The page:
- Slick, potent and efficient drivetrain
- Authentically thrilling dynamics
- Discreet looks
- Discreet looks
- Tight rear-seat headroom
- Some awkward control placement
The almighty rip-roaring snortbeast known as the Audi RS4 was available to Canadians in 2007 and 2008. A $100,000 road missile, it was like an A4 after chugging a case of stimulant-laced pre workout: a 4.2-litre V8 spinning to 8,000 rpm, race-derived chassis upgrades, and brake rotors the size of trash-can lids. Best of all, it was a quiet-looking car that barely got a second glance in traffic – unless a drooling fan caught one of the subtle clues, and came in for a closer look.
You can take it lapping on Saturday, and take your mom to church on Sunday, where you might beg forgiveness for your speed crimes.
A short list of naughty RS4 facts follows:
- It only came with a manual.
- Towards redline, the engine screamed like the Death Star pre-heating to nuke a planet from orbit.
- On the highway, you could pull down into second gear and pass an 18-wheeler at 8,000 rpm.
- Your significant other probably thought it was the same A4 their yoga instructor drove.
Today, there’s a spiritual replacement for the RS4, and it’s the 2018 Audi RS3.
Sure: there’s a new RS4 in the works, but it’ll be larger than the old one, and actually, the new RS3 is almost exactly the same size as the old RS4 I fell in love with. Same concept, too – big engine in a little car, and all supporting modifications to the chassis, brakes, AWD system, and transmission. Further, as an Audi RS, you can take it lapping on Saturday, and take your mom to church on Sunday, where you might beg forgiveness for your speed crimes.
Subtle details give the RS3’s identity away. Behind the wheels are massive drilled brakes. Subtle blades fixed to the rear wheel arches tidy the aerodynamics and protect the paint from rocks flung from the wider tires. The badging is discreet. Same with the body kit, and slightly lowered ride. Much of the RS3 slips unnoticed through traffic, other than the comically large exhaust pipes.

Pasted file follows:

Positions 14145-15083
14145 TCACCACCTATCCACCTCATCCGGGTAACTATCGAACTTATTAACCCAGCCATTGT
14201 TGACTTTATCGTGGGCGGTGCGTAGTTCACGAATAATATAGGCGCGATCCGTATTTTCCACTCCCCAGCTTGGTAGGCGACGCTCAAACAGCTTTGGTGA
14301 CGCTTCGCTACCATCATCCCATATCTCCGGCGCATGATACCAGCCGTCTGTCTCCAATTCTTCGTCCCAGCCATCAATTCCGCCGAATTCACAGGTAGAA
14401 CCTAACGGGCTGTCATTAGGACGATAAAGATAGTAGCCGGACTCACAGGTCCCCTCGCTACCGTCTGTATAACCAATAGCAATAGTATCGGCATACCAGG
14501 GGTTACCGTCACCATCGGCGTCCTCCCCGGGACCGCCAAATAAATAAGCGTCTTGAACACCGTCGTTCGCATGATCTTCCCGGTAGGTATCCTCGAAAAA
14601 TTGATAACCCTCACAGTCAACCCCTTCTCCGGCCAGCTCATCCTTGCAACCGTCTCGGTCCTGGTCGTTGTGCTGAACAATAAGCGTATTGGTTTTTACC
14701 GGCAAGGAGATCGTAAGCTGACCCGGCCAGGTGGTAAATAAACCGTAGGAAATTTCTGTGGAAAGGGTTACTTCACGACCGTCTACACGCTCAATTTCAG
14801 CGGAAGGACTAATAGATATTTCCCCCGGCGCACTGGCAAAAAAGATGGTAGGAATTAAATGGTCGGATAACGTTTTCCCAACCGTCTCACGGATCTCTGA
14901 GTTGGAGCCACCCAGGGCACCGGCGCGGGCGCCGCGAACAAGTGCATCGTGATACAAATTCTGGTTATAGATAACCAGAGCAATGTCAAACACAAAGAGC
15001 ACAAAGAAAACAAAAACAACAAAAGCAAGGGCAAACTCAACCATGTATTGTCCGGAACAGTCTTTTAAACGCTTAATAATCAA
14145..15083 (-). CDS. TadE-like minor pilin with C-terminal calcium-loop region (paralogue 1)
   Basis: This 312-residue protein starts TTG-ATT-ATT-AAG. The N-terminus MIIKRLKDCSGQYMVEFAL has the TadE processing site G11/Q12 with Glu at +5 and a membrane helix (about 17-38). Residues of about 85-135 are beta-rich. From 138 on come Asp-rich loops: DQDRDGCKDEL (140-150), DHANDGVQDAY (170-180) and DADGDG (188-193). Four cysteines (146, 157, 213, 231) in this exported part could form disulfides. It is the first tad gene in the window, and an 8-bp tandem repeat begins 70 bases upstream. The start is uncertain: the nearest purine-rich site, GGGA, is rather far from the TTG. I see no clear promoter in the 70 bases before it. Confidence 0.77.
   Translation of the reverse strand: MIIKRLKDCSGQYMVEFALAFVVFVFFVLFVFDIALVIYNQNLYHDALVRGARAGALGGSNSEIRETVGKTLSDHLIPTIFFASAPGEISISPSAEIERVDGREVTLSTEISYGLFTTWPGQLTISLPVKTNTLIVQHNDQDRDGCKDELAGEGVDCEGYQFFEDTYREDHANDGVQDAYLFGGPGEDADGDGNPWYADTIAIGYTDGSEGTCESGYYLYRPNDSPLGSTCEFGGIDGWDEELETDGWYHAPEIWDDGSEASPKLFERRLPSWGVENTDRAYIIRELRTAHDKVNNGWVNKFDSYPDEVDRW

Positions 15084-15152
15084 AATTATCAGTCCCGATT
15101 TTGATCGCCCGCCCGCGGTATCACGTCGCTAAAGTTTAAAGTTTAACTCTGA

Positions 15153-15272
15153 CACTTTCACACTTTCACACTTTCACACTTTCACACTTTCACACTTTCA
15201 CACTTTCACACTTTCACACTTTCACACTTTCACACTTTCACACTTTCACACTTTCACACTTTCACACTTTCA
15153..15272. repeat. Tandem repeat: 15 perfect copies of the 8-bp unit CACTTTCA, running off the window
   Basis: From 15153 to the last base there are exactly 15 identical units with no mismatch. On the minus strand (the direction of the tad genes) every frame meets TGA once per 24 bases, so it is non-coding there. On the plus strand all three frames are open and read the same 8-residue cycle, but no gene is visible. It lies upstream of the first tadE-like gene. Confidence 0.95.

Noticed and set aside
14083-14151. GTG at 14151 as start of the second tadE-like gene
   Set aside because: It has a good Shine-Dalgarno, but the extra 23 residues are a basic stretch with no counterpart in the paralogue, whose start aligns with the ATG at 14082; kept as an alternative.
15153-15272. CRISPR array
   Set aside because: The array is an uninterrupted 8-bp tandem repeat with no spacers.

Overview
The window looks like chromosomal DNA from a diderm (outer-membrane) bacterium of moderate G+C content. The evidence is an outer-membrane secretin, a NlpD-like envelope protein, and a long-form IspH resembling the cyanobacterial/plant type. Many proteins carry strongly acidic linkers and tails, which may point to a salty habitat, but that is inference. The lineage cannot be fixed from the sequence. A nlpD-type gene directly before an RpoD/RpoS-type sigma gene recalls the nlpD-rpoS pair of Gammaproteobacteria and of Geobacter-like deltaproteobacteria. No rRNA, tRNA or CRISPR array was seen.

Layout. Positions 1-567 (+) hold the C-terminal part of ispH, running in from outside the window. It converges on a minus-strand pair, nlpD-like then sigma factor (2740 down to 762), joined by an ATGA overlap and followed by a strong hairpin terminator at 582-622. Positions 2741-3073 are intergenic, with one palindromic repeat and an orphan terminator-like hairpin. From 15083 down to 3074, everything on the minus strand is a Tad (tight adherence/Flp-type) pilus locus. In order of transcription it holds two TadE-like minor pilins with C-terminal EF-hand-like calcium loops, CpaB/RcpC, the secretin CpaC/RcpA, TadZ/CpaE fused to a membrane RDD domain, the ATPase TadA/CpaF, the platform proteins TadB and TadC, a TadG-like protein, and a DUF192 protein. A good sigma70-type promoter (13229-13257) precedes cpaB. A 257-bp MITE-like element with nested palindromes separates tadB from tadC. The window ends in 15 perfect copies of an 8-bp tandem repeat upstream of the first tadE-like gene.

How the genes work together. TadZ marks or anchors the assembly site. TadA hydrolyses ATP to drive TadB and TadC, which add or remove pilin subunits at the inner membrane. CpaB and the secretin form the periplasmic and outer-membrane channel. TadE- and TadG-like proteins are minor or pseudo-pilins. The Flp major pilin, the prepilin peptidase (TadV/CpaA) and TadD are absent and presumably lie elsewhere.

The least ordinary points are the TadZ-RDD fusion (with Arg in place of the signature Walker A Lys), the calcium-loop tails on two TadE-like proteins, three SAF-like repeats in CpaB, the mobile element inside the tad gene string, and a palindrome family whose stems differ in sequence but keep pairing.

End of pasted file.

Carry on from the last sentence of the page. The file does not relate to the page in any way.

So, just tell that apprehensive other half that the RS3 is a sensible, well-built compact that’s safe, has strong brakes, and comes with AWD, so it’s extra-safe in the snow. And tell them that with a five-cylinder engine, and a seven-speed transmission, it’s easy on fuel (not a lie). If they ask why the exhausts are so big, tell them that’s for fuel efficiency, too. There are no obscene vents, spoilers, or scoops to explain your way around, which makes the RS3 a perfect little rocket sleeper to buy, if your other half would prefer you didn’t.
Conversely, this isn’t one of those big-dollar playthings that looks like a big-dollar plaything, and some shoppers will find it looks too quiet. Your investment goes more towards how the RS3 drives than how it looks – even if that doesn’t stop every nearby owner of a chipped Golf R from hunting you down and challenging you to a race.
Five in a row makes ’er go: the 2.5-litre straight-five wears a sizeable turbocharger, good for nearly 20 pounds of boost and a suspiciously athletic 400 horsepower. Less than the RS4 – but the RS3 has more torque, and weighs less, and is faster.